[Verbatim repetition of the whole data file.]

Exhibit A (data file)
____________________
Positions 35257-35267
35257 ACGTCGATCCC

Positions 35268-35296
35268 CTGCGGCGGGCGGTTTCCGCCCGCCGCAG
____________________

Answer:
Positions 35257-35267
35257 ACGTCGATCCC

Positions 35268-35296
35268 CTGCGGCGGGCGGTTTCCGCCCGCCGCAG